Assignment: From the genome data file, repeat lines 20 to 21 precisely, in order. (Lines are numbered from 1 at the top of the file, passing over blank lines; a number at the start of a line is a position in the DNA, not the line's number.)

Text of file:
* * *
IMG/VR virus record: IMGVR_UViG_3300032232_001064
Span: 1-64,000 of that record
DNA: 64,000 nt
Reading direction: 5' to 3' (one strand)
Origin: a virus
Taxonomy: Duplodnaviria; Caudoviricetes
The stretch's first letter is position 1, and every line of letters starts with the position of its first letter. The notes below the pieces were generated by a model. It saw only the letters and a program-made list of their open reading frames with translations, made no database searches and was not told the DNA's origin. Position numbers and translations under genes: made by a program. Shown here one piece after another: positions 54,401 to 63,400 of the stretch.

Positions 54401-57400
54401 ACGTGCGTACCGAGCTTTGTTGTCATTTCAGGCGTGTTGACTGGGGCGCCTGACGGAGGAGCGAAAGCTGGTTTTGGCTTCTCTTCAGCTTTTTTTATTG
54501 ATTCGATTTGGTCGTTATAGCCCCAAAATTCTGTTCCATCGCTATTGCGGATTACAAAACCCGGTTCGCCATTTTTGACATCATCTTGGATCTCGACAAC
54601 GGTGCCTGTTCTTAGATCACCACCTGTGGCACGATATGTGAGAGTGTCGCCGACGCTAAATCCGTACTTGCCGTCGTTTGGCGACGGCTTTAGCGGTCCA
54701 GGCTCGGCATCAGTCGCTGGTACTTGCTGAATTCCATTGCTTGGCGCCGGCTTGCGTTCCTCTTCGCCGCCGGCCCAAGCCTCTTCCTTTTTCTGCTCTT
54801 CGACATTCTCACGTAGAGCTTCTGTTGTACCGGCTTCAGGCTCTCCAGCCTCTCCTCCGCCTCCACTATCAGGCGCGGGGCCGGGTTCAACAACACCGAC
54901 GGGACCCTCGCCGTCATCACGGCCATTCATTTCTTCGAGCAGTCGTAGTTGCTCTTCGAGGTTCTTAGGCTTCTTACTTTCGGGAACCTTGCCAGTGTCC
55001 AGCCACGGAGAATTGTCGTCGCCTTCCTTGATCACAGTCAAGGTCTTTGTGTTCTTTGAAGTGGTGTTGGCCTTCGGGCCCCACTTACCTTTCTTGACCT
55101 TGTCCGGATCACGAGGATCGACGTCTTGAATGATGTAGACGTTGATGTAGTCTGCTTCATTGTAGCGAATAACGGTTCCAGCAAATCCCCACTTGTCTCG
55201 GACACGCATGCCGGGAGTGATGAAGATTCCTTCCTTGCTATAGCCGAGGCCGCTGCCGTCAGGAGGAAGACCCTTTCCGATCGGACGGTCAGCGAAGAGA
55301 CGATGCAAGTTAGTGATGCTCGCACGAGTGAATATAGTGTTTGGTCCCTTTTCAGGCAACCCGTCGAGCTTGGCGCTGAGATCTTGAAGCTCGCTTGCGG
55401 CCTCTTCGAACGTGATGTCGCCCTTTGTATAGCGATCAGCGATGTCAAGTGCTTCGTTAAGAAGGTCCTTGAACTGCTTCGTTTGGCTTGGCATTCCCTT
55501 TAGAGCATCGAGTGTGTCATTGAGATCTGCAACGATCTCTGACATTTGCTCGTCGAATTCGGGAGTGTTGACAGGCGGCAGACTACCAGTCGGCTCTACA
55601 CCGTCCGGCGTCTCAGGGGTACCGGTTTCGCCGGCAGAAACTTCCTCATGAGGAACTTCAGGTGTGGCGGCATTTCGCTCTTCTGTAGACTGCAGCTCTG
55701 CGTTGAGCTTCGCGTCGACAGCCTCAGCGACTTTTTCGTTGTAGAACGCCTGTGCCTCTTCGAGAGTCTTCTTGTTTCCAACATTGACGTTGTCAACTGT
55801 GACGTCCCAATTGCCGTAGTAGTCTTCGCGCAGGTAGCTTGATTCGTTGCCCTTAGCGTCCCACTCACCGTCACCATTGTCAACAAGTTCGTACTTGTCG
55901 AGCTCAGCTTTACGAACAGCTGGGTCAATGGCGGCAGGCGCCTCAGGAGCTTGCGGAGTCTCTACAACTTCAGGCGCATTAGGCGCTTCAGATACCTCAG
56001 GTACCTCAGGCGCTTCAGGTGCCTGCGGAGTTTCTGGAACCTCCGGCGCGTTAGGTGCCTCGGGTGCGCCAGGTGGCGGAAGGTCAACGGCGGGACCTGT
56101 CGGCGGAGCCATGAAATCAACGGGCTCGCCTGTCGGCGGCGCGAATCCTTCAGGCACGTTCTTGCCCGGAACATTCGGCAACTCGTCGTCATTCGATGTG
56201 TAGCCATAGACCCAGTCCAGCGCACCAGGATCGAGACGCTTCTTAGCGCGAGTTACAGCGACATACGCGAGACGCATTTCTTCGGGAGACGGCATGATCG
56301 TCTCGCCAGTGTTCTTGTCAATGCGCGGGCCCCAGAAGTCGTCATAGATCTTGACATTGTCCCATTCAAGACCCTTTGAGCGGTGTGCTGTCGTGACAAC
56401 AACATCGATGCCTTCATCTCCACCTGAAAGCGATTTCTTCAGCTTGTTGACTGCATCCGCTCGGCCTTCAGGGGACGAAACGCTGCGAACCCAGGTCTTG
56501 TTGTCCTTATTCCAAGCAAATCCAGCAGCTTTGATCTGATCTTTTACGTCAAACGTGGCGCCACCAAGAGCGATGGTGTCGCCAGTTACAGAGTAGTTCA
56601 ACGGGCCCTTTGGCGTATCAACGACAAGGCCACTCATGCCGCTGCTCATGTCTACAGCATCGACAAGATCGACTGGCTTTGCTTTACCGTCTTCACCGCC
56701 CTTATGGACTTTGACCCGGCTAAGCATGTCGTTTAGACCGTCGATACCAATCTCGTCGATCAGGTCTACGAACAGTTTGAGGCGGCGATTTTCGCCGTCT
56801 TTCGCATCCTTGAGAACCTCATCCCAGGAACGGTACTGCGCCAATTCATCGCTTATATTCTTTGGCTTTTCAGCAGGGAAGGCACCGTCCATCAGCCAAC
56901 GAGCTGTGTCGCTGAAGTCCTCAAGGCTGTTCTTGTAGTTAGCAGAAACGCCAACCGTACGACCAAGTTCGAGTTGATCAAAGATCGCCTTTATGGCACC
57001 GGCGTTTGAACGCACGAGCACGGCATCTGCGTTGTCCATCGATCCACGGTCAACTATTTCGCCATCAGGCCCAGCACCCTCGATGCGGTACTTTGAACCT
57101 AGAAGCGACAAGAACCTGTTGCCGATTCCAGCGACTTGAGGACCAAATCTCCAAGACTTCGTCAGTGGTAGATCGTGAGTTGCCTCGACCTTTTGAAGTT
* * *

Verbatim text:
55501 TAGAGCATCGAGTGTGTCATTGAGATCTGCAACGATCTCTGACATTTGCTCGTCGAATTCGGGAGTGTTGACAGGCGGCAGACTACCAGTCGGCTCTACA
55601 CCGTCCGGCGTCTCAGGGGTACCGGTTTCGCCGGCAGAAACTTCCTCATGAGGAACTTCAGGTGTGGCGGCATTTCGCTCTTCTGTAGACTGCAGCTCTG